4. The movement of many countries’ recognition of the crime of genocide has placed Turkey in a state of tension in its relations with these countries, and Erdogan’s threats to withdraw ambassadors from countries that recognize the crime of genocide are known.

In the face of the progress that the Armenians are making towards bringing international recognition to the crime of genocide, it is clear that the Turkish government is trying in various ways to circumvent the recognition of the crime of genocide through the following facts:

  1. Erdogan’s mentality and Ottoman culture do not indicate a change in the essence of the Turkish discourse that is based on denial of the crime, and this mentality is an expression of the continued repression and the policy of exclusion towards peoples and national and religious minorities.
  2. Erdogan’s call to form a committee of historians to discuss the issue, restore some churches, talk about joint suffering and other formal steps comes within the framework of attempts to simplify the issue and circumvent it.
  3. Trying to buy the positions of states and even blackmailing and threatening countries to prevent them from approving the crime of genocide, and here Erdogan’s weapon is to make contract deals and political blackmail, as the case raised by the issue of what France committed in Algeria whenever France spoke about the Armenian genocide.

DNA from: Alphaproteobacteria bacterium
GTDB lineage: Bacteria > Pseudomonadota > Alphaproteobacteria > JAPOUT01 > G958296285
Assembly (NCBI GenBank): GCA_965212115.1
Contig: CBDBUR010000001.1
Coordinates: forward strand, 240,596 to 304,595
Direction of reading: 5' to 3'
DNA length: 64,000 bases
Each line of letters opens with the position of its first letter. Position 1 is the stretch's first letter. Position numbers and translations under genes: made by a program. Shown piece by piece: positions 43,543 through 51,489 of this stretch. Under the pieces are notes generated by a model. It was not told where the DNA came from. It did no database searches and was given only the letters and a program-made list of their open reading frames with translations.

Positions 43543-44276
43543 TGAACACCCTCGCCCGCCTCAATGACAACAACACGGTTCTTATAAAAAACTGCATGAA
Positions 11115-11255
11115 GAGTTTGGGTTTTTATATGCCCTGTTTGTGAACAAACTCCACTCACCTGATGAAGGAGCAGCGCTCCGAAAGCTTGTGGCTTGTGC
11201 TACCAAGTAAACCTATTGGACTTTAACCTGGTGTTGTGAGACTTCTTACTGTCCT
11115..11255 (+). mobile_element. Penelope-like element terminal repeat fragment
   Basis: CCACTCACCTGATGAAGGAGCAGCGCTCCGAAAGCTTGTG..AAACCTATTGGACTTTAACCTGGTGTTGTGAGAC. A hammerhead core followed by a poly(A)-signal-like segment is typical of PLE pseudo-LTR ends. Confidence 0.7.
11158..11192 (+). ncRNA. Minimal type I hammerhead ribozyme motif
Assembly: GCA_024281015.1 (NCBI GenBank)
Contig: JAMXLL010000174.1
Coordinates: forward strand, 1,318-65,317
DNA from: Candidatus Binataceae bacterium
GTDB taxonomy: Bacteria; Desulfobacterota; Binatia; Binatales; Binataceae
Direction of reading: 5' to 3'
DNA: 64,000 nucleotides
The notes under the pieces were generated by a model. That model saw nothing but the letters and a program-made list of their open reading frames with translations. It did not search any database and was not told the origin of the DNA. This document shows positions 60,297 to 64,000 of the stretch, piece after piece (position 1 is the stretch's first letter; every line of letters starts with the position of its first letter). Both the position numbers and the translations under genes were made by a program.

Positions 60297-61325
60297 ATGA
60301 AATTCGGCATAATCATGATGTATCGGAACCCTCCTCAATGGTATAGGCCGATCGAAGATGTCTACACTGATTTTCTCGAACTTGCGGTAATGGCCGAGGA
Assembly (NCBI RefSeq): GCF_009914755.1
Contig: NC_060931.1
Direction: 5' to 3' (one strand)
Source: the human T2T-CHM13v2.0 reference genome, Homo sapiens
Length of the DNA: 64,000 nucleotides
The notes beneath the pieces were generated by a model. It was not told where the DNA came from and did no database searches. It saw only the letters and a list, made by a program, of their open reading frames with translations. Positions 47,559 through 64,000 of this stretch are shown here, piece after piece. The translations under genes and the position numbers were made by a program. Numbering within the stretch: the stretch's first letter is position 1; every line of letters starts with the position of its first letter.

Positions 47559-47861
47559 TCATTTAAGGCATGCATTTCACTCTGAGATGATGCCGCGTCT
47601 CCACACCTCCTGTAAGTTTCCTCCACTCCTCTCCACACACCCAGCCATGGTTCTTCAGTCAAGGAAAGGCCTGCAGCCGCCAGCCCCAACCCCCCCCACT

Indeed, despite all the previous Turkish measures, it can be said that the Armenians succeeded to a great extent in including the issue of genocide on the agenda of international forums, and keeping this issue alive, despite all Turkey’s attempts to continue to deny and circumvent it.

​From genocide of Armenians to  genocide of Kurds

In the footsteps of his Ottoman ancestors, Erdogan continues to commit massacres and occupation, but this time against the Kurds. In the Kurdish regions inside Turkey, Erdogan’s war against the Kurds exceeded all borders. In addition to the campaigns of killing and displacement, Turkey practiced erasing the Kurdish identity from history and culture, so he demolished the old city of Diyarbakir-Amed, on the pretext of real estate development, and destroyed the ruins of the historic Husinkef region, with the pretext of generating electricity, where Husinkef formed the jewel of the Kurdish civilization more than ten centuries ago. In Syria and under the pretext of Turkish national security, Erdogan launched a series of wars against the Kurds.

From the occupation of Tal Abyad and Ras al-Ain / Sri Kaniye, Turkey is practicing a policy of social and cultural genocide against the Kurds, by changing the demographic structure of the Kurdish areas and bringing the settlers associated with it to settle in these areas. Perhaps the most dangerous thing here, is releasing the hands of terrorist groups that practice killing, assassination and seizure on the homes of the Kurds, displacement, demographic change and formation of new societal structures at the expense of the owners of the land, their identity, and their existence, all of the above took place in Afrin and Ras al-Ain, in the form of an ethnic genocide of a component rooted in these areas, and constitutes the basis of its cultural and social identity amid silence and international collusion regarding Erdogan’s crimes against the Kurds.